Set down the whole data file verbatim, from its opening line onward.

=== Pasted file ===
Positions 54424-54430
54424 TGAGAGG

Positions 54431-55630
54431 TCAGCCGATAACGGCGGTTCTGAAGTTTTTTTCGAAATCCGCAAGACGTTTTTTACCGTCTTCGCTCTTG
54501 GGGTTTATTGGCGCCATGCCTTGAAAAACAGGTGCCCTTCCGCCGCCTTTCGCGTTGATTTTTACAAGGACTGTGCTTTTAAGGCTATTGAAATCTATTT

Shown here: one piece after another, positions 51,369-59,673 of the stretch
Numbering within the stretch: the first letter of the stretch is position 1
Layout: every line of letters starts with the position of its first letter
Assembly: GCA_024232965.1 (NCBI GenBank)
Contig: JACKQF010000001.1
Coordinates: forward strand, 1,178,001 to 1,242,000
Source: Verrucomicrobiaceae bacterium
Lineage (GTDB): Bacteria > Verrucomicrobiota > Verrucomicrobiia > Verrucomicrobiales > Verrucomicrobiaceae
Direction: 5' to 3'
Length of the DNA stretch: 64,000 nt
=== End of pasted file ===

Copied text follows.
Positions 54424-54430
54424 TGAGAGG

Positions 54431-55630
54431 TCAGCCGATAACGGCGGTTCTGAAGTTTTTTTCGAAATCCGCAAGACGTTTTTTACCGTCTTCGCTCTTG
54501 GGGTTTATTGGCGCCATGCCTTGAAAAACAGGTGCCCTTCCGCCGCCTTTCGCGTTGATTTTTACAAGGACTGTGCTTTTAAGGCTATTGAAATCTATTT

Shown here: one piece after another, positions 51,369-59,673 of the stretch
Numbering within the stretch: the first letter of the stretch is position 1
Layout: every line of letters starts with the position of its first letter
Assembly: GCA_024232965.1 (NCBI GenBank)
Contig: JACKQF010000001.1
Coordinates: forward strand, 1,178,001 to 1,242,000
Source: Verrucomicrobiaceae bacterium
Lineage (GTDB): Bacteria > Verrucomicrobiota > Verrucomicrobiia > Verrucomicrobiales > Verrucomicrobiaceae
Direction: 5' to 3'
Length of the DNA stretch: 64,000 nt